Source:The Lancet Author(s): Gerd R Burmester, Joel M Kremer, Filip Van den Bosch, Alan Kivitz, Louis Bessette, Yihan Li, Yijie Zhou, Ahmed A Othman, Aileen L Pangan, Heidi S Camp Background Upadacitinib is a selective inhibitor of Janus kinase 1 and was efficacious in phase 2 studies in patients with moderate-to-severe rheumatoid arthritis. We aimed to assess the efficacy of upadacitinib in patients with inadequate response to conventional synthetic disease-modifying anti-rheumatic drugs (csDMARDs). Methods This study is a double-blind, placebo-controlled trial at 150 sites in 35 countries. We enrolled patients aged 18 years or older with active rheumatoid arthritis for 3 months or longer, who had received csDMARDs for at least 3 months with a stable dose for at least 4 weeks before study entry, and had an inadequate response to at least one of the following csDMARDs: methotrexate, sulfasalazine, or leflunomide. Using interactive response technology, we randomly assigned patients receiving stable background csDMARDs (2:2:1:1) to receive a once-daily extended-release formulation of upadacitinib 15 mg or 30 mg, or placebo, for 12 weeks. Patients, investigators, and the funder were masked to allocation. After 12 weeks, patients taking placebo received 15 mg or 30 mg of upadacitinib once daily, according to the prespecified randomisation assignment. The primary endpoints were the proportion of patients at week 12 who achieved 20% improvement in American College of Rheumatology criteria (ACR20), and a 28-joint disease activity score using C-reactive protein (DAS28[CRP]) of 32 or less. We did efficacy analyses in the full analysis set of all randomly assigned patients who received at least one dose of study drug, and used non-responder imputation for assessment of the primary outcomes. This study is registered with ClinicalTrials.gov, number NCT02675426. Findings Between Dec 17, 2015, and Dec 22, 2016, 1083 patients were assessed for eligibility, of whom 661 were recruited and randomly assigned to receive upadacitinib 15 mg (n=221), upadacitinib 30 mg (n=219), or placebo (n=221). All patients received at least one dose of study drug, and 618 (93%) completed 12 weeks of treatment. At week 12, ACR20 was achieved by 141 (64%; 95% CI 5870) of 221 patients receiving upadacitinib 15 mg and 145 (66%; 6073) of 219 patients receiving upadacitinib 30 mg, compared with 79 (36%; 2942) of 221 patients receiving placebo (p<00001 for each dose vs placebo). DAS28(CRP) of 32 or less was met by 107 (48%; 95% CI 4255) patients receiving upadacitinib 15 mg and 105 (48%; 4155) patients receiving upadacitinib 30 mg, compared with 38 (17%; 1222) patients receiving placebo (p<00001 for each dose vs placebo). Adverse events were reported in 125 (57%) of 221 patients receiving upadacitinib 15 mg, 118 (54%) of 219 patients receiving upadacitinib 30 mg, and 108 (49%) of 221 patients receiving placebo. The most frequently reported adverse events (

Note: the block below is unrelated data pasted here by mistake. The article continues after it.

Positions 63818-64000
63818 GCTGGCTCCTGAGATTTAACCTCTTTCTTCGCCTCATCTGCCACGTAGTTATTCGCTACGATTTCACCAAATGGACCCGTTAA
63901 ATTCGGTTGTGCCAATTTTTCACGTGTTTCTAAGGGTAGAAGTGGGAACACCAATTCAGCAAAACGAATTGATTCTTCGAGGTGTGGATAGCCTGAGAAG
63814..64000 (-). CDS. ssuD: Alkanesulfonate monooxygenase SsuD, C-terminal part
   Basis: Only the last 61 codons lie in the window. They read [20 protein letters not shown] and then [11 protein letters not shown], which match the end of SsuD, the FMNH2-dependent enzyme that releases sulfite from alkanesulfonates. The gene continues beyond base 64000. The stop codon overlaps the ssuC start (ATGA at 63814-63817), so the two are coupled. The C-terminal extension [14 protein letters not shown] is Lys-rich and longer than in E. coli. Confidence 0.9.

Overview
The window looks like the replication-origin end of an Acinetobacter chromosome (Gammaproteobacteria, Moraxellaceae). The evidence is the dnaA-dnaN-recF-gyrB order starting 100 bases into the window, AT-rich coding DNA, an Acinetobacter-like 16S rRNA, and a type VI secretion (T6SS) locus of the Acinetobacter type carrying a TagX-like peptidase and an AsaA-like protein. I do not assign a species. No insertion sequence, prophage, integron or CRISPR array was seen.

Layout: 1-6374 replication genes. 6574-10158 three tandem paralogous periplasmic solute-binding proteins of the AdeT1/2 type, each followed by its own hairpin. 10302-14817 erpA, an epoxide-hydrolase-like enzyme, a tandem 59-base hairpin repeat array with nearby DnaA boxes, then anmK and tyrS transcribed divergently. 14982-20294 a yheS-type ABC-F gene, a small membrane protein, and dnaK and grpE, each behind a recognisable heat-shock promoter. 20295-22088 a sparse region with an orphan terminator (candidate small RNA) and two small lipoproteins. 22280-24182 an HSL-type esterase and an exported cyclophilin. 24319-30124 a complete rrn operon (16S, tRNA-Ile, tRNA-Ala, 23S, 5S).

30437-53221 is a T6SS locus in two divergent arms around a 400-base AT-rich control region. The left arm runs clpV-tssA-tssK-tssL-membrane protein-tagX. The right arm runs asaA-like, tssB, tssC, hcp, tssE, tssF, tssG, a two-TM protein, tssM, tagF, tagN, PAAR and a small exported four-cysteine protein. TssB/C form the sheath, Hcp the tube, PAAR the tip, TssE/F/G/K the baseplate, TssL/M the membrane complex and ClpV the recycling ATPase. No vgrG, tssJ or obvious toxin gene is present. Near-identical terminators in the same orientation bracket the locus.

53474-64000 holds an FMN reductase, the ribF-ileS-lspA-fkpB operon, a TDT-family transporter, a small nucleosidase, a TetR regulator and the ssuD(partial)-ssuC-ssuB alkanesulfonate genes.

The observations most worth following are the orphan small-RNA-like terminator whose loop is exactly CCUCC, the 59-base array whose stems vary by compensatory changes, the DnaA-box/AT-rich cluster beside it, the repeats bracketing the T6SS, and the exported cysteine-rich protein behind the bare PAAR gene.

1622 June 2018
Untangling the complications of diabetes
Publication date: 1622 June 2018
Source:The Lancet, Volume 391, Issue 10138 Author(s): The Lancet
1622 June 2018
France may be back, but the old ways persist for INSERM
Publication date: 1622 June 2018
Source:The Lancet, Volume 391, Issue 10138 Author(s): The Lancet
1622 June 2018